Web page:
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J Physiol. 2005 Jul 1;566(Pt 1):29-35. Epub 2005 Apr 21.

Navigation in space--the role of the macaque ventral intraparietal area.

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Department of Neurophysics, Philipps-University Marburg, Renthof 7, D-35032 Marburg, Germany.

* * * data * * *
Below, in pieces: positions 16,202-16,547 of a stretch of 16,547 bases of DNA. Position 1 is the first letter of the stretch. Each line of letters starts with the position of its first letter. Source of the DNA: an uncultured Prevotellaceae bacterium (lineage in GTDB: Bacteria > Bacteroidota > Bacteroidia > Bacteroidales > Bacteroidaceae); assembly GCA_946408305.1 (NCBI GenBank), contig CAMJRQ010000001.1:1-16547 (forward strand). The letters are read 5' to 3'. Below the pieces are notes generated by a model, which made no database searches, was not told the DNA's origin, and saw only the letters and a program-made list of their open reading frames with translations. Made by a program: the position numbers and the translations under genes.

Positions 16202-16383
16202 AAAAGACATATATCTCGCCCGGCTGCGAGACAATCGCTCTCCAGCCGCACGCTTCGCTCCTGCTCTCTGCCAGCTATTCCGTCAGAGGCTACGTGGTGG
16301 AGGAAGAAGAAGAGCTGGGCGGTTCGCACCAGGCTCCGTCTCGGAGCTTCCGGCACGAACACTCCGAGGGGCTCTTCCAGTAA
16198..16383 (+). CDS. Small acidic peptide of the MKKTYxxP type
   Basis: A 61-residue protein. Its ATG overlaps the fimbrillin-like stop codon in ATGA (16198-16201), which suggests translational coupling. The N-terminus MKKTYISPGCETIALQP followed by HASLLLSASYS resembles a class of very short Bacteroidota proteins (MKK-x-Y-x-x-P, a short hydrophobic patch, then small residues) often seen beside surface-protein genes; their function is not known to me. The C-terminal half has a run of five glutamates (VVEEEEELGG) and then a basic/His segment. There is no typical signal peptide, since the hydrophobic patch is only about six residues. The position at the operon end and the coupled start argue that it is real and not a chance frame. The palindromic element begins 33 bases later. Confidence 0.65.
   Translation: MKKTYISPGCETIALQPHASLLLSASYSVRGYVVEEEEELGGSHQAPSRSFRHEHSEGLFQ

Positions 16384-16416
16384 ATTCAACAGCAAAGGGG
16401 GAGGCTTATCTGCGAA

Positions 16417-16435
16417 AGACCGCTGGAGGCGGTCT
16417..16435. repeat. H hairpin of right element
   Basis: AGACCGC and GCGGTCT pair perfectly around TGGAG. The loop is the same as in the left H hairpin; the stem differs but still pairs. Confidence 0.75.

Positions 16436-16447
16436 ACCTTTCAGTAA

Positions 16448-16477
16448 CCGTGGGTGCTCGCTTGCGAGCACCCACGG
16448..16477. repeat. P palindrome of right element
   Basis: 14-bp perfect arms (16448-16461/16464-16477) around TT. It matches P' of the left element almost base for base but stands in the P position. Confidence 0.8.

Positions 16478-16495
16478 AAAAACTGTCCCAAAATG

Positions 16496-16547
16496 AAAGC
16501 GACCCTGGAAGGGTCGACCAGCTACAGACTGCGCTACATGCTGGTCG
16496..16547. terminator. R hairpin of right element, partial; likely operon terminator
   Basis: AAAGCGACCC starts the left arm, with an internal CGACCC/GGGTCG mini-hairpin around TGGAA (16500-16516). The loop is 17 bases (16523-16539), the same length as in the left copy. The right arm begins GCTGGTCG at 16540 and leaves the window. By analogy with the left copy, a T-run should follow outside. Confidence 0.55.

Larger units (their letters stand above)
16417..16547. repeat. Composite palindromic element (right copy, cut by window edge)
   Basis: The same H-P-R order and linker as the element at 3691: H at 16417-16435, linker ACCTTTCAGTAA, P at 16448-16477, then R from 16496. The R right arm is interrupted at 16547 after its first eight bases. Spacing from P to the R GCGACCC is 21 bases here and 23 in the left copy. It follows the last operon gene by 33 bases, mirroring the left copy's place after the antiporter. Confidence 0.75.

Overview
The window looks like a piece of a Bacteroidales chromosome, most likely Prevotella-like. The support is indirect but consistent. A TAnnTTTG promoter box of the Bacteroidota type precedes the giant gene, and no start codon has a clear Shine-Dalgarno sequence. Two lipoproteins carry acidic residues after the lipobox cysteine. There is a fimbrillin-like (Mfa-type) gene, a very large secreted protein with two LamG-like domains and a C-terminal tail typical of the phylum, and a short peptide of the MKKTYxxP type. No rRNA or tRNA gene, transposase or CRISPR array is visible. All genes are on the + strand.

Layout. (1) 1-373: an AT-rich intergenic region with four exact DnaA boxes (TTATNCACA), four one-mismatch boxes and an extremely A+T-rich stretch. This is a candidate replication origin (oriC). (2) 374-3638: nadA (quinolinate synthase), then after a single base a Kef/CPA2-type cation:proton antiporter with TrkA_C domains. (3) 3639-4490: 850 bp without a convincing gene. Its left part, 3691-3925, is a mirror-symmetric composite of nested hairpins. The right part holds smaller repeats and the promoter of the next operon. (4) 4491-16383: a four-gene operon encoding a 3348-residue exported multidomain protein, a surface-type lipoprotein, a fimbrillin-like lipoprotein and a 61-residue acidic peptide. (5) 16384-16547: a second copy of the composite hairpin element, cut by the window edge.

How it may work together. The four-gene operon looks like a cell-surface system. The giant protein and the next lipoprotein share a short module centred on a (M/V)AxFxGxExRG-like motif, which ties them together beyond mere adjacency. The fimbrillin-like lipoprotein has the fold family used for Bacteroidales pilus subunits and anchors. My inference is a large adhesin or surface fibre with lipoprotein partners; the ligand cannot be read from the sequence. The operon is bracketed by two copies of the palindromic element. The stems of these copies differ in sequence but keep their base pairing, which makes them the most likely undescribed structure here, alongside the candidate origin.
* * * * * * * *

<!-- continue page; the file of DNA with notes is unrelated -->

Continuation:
Goal-directed self-motion through space is anything but a trivial task. What we take for granted in everyday life requires the complex interplay of different sensory and motor systems. On the sensory side most importantly a target of interest has to be localized relative to one's own position in space. On the motor side the most critical step in neural processing is to define and perform a movement towards the target as well as the avoidance of obstacles. Furthermore, the multisensory (visual, tactile and auditory) motion signals as induced by one's own movement have to be identified and differentiated from the real motion of visual, tactile or auditory objects in the outside world. In a number of experimental studies performed in recent years we and others have functionally characterized a subregion within monkey posterior parietal cortex (PPC) that appears to be well suited to contribute to such multisensory encoding of spatial and motion information. In this review I will summarize the most important experimental findings on the functional properties of this very region in monkey PPC, i.e. the ventral intraparietal area.

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